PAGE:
Malaysian Applied Biology Journal

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48_01_29

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Malays. Appl. Biol. (2019) 48(1): 207–213

 

BACTERIAL DEGRADATION OF PALM OLEIN IN SEAWATER

AND IDENTIFICATION OF SOME CULTIVABLE STRAINS


BHUBALAN, K.1,2,3*, HUI-WAN, R.A.C.1, RENGANATHAN, P.1, TAMOTHRAN, A.M.1,

GANESEN, S.S.K.1 and GHAZALI, R.4


1School of Marine and Environmental Sciences, Universiti Malaysia Terengganu,

21030 Kuala Nerus, Malaysia

2Institute of Marine Biotechnology, Universiti Malaysia Terengganu, 21030 Kuala Nerus, Malaysia

3Malaysian Institute of Pharmaceuticals and Nutraceuticals, NIBM, MOSTI, Block 5-A,

Halaman Bukit Gambir, 11700 Penang, Malaysia

4Advanced Oleochemical Technology Division, Malaysian Palm Oil Board, 6, Persiaran Institusi,

Bandar Baru Bangi, 43000 Kajang, Selangor, Malaysia

*E-mail: This e-mail address is being protected from spambots. You need JavaScript enabled to view it


Accepted 1 February 2019, Published online 20 March 2019

 

ABSTRACT

Palm oil transported in bulk through ocean can increase pollution risks due to accidental spillage or ship collision, especially the refined, bleached and deodorized (RBD) palm olein. Bacterial degradation of RBD palm olein in seawater was investigated as a preliminary finding on palm oil degradation by marine bacteria. The degradation of RBD palm olein was evaluated in seawater in shaken-flask cultures with different oil concentrations. Biochemical oxygen demand (BOD) in the seawater was determined based on changes in dissolved oxygen (DO) values before and at end of 5-day incubation. The concentrations of major fatty acid components in RBD palm olein before and after degradation were determined using gas chromatographyflame ionization detector (GC-FID). Isolated bacteria were screened for lipolytic activity using Spirit Blue Agar before molecular identification. The DO content reduced 20% over a 5-day incubation period and BOD value was determined to be 1.24 mg O2/L based on DO values. The concentrations of fatty acids, namely palmitic acid (C16:0), stearic acid (C18:0) and oleic acid (C18:1) decreased by 53%, 31% and 37%, respectively. The bacterial count increased from 980 CFU/mL during inoculation to 1.8 x 104 CFU/mL on day 5. Five phenotypically different bacterial strains (Pseudoalteromonas gelatinolytica, Staphylococcus haemolyticus, Vibrio harveyi and Vibrio alginolyticus) showed lipolytic activity. This study indicates that marine bacteria utilizes RBD palm olein as substrate, thus degrading it over time.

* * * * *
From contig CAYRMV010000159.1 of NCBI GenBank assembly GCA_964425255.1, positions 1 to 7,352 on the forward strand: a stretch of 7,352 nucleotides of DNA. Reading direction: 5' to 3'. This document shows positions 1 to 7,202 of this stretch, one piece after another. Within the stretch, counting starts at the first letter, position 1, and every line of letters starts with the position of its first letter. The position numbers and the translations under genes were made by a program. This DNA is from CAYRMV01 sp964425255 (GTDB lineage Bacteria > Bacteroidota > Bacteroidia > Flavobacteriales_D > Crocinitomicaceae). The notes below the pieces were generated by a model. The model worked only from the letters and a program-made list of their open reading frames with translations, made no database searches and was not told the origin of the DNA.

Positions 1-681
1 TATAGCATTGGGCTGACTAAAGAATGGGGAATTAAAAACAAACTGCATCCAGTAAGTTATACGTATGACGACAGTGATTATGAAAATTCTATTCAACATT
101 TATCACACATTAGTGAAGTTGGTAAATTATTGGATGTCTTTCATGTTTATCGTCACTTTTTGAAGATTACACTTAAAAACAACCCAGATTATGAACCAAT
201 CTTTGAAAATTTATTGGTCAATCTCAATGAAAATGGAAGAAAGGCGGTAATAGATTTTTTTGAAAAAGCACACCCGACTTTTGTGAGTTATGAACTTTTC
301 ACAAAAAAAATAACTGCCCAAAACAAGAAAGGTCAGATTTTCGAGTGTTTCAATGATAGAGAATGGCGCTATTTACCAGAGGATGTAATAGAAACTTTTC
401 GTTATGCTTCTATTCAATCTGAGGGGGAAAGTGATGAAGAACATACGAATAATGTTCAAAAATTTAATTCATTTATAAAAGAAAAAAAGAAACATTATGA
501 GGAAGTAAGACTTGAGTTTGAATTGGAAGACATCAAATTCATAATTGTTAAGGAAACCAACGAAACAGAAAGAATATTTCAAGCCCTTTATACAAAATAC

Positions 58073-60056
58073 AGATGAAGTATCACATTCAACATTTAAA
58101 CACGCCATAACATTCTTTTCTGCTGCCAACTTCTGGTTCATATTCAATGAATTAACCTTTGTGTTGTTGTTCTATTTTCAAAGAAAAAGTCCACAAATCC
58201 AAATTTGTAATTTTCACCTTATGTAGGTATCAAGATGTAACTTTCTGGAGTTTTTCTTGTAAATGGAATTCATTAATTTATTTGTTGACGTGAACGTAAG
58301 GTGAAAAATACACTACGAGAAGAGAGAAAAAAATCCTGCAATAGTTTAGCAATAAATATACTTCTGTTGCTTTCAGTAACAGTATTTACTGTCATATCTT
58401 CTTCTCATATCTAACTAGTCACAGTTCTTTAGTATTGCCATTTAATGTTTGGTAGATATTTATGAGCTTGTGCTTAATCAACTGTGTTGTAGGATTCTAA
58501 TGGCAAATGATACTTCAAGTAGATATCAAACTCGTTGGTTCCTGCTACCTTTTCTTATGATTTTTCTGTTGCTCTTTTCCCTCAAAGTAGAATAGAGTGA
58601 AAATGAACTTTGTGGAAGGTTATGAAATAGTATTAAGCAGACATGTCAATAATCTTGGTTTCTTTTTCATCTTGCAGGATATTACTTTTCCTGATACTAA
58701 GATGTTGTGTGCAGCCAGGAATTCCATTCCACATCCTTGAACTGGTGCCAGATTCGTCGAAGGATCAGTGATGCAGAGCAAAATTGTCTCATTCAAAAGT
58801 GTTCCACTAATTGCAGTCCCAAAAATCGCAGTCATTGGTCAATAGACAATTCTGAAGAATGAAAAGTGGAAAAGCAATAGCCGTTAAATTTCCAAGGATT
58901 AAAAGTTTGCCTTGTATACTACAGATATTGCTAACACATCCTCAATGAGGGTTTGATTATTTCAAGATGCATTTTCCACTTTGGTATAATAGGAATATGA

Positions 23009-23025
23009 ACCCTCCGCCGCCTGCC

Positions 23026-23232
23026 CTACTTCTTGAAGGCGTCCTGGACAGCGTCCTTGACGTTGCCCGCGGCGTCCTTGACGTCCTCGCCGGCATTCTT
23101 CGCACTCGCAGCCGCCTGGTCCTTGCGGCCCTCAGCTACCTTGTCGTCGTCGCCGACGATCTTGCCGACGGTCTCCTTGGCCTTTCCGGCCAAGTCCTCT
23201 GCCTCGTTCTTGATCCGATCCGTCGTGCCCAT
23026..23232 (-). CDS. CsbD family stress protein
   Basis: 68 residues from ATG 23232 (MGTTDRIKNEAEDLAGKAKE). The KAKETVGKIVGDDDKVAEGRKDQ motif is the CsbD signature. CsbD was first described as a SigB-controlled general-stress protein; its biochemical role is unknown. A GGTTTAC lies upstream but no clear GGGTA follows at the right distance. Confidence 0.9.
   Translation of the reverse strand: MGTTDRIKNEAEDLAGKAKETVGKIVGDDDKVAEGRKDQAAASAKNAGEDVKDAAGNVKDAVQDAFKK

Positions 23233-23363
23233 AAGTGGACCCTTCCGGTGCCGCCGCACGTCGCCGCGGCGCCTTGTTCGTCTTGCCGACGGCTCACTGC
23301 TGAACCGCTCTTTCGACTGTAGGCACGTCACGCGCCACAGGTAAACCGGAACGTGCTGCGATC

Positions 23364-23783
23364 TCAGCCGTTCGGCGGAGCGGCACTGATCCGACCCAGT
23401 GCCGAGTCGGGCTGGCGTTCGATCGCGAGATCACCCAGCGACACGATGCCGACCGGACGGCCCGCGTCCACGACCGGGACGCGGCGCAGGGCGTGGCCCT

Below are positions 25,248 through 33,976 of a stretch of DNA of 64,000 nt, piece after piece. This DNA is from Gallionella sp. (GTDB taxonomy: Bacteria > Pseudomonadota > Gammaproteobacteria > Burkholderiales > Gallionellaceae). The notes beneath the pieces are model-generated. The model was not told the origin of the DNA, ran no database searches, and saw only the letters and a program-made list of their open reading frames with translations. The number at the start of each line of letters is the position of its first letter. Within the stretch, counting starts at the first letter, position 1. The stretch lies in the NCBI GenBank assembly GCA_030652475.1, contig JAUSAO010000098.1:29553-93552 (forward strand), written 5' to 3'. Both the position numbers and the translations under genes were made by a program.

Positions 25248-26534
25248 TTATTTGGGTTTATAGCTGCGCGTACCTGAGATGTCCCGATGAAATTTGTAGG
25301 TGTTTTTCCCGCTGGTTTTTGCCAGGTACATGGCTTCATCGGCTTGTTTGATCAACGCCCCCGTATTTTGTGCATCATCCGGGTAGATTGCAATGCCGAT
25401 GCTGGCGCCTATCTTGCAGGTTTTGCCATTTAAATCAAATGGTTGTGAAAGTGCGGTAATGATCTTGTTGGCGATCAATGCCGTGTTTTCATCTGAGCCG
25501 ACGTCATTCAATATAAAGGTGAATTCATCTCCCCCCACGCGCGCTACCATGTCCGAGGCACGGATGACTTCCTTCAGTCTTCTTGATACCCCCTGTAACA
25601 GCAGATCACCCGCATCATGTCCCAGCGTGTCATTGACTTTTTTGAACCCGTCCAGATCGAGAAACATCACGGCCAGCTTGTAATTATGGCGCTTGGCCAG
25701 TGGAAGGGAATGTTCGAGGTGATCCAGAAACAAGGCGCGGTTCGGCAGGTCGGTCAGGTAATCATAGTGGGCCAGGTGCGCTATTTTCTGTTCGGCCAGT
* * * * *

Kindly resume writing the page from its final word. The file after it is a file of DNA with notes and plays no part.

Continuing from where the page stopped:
Key words: Palm oil, degradation, seawater, marine bacteria, South China Sea

 

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